The problem is the exported image after LabVIEW processing is giving us a very low DPI value (I think it's 72 dpi). But for any academia journals, they all kinda have requirement on the image dpi values, typically, at least, 300dpi is required for images in the article we submit. (And we've been trying to solve this by modifying the LabVIEW program, but it's too complicated, and so far no luck...that's why I realized Python might save our day...?)
So I'm wondering, can anyone help me write a Python code that define a function (LabVIEW can only call Python functions) to increase the dpi of an image(png), without altering the image sizes(width & height)?
PIL package? I'm not very familiar with that one unfortunately)
A PNG image sample is here:
ANSWERAnswered 2021-Aug-15 at 08:38
You should try using Image.save from PIL.
I have a microscopy image and need to calculate the area shown in red. The idea is to build a function that returns the area inside the red line on the right photo (float value, X mm²).
Since I have almost no experience in image processing, I don't know how to approach this (maybe silly) problem and so I'm looking for help. Other image examples are pretty similar with just 1 aglomerated "interest area" close to the center.
I'm comfortable coding in python and have used the software ImageJ for some time.
Any python package, software, bibliography, etc. should help.
EDIT: The example in red I made manually just to make people understand what I want. Detecting the "interest area" must be done inside the code....
ANSWERAnswered 2021-Aug-05 at 20:35
I don't know much about this topic, but it seems like a very similar question to this one, which has what look like two great answers:
In the following microscopy image, I extracted the horizontal white line grid using morphological operators in OpenCV. I couldn't completely get rid of the noise which is why there are some white lines in-between. The grid lines need to be parallel to the x-axis. During the microscopic reading process, perfect parallelism cannot be ensured. In this case, the lines are moving slightly upwards from left to right. How can I realign the lines to the x-axis so that they are parallel to the lower and upper edges of the image using OpenCV or any other Python package?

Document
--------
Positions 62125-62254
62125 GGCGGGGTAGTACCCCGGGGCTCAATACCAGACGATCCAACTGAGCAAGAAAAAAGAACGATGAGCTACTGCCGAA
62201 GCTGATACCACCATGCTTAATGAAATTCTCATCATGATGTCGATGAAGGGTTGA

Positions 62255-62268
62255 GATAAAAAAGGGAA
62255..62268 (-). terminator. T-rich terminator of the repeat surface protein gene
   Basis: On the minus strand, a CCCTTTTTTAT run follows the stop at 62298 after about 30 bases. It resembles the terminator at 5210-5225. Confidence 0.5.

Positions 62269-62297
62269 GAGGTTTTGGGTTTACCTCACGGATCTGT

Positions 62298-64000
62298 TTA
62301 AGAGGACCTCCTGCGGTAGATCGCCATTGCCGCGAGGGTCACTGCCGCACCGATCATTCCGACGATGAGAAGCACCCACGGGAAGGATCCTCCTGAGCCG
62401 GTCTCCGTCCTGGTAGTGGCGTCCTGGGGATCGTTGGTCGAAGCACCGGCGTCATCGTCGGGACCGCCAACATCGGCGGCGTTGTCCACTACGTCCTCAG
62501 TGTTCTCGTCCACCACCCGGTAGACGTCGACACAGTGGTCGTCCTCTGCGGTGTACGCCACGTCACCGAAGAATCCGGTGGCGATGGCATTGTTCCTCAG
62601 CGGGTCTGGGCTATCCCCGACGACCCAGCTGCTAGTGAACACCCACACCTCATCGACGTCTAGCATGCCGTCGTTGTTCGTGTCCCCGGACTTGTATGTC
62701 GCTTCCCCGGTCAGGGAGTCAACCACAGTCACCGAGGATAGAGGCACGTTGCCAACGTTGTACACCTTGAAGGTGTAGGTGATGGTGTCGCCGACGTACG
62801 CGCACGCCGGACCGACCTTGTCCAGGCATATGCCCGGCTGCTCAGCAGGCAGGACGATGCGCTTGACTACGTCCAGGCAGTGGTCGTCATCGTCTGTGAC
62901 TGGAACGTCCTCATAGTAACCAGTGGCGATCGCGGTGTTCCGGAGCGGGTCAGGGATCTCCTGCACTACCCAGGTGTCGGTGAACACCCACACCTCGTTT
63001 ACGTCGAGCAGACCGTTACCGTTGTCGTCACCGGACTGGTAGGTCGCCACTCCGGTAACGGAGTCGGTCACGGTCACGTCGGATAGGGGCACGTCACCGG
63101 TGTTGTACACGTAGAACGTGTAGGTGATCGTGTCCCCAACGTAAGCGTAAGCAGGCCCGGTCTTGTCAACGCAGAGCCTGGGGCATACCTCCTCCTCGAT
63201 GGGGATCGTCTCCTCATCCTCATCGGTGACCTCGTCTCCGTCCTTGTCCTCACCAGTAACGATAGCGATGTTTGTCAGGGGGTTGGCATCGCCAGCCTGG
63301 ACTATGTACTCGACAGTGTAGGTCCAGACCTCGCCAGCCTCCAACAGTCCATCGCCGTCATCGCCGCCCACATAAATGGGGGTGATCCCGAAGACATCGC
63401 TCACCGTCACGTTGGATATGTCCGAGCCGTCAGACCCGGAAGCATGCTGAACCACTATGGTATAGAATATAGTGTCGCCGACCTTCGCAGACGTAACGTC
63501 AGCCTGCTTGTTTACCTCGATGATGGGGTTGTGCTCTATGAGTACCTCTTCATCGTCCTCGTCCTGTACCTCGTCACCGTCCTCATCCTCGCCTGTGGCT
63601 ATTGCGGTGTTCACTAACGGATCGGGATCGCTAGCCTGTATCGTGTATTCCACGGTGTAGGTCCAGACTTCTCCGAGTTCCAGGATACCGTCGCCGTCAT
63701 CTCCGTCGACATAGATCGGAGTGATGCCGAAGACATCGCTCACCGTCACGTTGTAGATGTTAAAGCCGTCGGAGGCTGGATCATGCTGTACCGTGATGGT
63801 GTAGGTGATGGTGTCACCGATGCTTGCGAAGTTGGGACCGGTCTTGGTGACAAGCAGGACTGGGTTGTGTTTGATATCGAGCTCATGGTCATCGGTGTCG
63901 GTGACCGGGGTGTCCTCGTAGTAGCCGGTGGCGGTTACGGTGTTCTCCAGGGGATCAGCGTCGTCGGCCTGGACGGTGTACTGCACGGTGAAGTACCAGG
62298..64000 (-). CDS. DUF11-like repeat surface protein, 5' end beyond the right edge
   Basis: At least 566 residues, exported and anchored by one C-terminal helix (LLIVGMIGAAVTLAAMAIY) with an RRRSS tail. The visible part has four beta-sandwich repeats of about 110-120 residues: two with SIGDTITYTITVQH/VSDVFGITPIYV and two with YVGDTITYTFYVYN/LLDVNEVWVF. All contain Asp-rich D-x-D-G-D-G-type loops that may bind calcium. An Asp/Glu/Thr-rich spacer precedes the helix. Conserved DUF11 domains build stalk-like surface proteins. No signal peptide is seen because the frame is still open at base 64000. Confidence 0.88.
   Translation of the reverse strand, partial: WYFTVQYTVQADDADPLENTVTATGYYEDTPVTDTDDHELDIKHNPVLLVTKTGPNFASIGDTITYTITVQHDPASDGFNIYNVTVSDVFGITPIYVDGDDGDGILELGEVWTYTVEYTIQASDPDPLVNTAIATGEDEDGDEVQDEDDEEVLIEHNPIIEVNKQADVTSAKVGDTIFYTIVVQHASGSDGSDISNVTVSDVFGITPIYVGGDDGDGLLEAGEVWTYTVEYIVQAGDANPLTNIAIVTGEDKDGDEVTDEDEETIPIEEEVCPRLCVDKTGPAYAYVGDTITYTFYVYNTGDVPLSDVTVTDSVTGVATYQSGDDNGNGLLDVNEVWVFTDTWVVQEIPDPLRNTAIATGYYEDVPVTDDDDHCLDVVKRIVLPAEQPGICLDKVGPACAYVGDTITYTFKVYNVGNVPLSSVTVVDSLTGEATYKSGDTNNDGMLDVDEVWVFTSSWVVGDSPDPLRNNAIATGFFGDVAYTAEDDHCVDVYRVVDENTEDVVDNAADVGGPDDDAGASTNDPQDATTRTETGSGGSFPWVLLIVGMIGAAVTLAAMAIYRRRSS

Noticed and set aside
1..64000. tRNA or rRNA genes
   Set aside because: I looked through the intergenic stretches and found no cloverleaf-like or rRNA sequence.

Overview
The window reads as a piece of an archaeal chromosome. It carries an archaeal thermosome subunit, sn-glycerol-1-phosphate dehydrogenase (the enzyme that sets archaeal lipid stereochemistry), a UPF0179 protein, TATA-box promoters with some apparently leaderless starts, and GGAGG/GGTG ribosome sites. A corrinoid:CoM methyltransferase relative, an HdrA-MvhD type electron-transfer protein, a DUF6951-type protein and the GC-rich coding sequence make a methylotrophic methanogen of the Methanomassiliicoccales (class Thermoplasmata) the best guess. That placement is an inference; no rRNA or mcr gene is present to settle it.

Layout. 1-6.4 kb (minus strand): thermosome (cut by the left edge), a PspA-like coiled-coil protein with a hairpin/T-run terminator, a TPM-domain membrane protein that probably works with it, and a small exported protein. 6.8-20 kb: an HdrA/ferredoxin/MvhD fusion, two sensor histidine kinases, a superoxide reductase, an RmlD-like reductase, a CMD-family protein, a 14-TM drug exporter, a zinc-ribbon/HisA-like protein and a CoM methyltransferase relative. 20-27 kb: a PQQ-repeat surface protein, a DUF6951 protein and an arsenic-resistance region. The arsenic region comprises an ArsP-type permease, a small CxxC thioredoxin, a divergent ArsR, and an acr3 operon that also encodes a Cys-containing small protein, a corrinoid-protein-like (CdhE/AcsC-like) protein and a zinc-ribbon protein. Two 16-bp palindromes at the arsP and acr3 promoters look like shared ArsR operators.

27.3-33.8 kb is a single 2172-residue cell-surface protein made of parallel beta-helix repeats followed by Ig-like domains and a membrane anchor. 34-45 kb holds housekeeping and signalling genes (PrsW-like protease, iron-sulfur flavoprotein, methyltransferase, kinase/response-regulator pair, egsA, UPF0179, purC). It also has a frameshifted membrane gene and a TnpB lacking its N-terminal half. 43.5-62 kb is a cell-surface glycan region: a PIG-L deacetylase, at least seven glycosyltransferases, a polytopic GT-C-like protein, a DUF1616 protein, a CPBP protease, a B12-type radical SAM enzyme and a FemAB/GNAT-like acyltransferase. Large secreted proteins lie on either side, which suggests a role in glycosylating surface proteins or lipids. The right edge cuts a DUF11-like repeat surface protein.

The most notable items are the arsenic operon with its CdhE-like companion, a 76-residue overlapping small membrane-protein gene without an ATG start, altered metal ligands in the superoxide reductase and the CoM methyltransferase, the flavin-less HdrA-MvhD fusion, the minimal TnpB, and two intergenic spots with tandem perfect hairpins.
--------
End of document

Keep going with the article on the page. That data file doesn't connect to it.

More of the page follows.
I'm relatively new to OpenCV so if anyone could give me a hint what operations or functions would be helpful to tackle this problem, I'd be grateful.
ANSWERAnswered 2021-May-25 at 09:50
You may fit lines, get the mean angle and rotate the image.
The suggested solution uses the following stages:
- Threshold (binarize) the image.
- Apply closing morphological operation for connecting the lines.
- Find contours.
- Iterate the contours and fit a line for each contour.
Compute the angle of each line, and build a list of angles.
- Compute the mean angle of the angles that are "close to the median angle".
- Rotate the image by the mean angle.
Here is the code:
When I execute a python script (
test2.py) from a running python script (
test.py) I get the following error in
ANSWERAnswered 2021-May-14 at 08:12
I was actually quite close. The problem is, that python imports modules from another python installation due to a wrong path. Modifying the
PYTHONPATH according to "https://stackoverflow.com/a/4453495/5934316" works for my example.
Working with an xml data that was downloaded using GET function from the httr package. The content returned is of type application/xml. An extract is as shown below:...
ANSWERAnswered 2021-May-08 at 14:26
I got it solved
I'm following a simple approach to segment cells (microscopy images) using the Watershed algorithm in Python. I'm happy with the result 90% of the time, but I have two main problems: (i) the markers/contours are really "spiky" and (2) the algorithm sometimes fails when two cells are to close to each other (i.e they are segmented together). Can you give some tips in how to improve it?
Here's the code I'm using and an output image showing my 2 issues....
ANSWERAnswered 2021-Feb-07 at 18:14
In the past, the best approach for me to apply the watershed algorithm is 'only when needed'. It is computationally intensive and not needed for the majority of cells in your image. This is the code I have used with your image:
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You can use MicroscoPy like any standard Python library. You will need to make sure that you have a development environment consisting of a Python distribution including header files, a compiler, pip, and git installed. Make sure that your pip, setuptools, and wheel are up to date. When using pip it is generally recommended to install packages in a virtual environment to avoid changes to the system.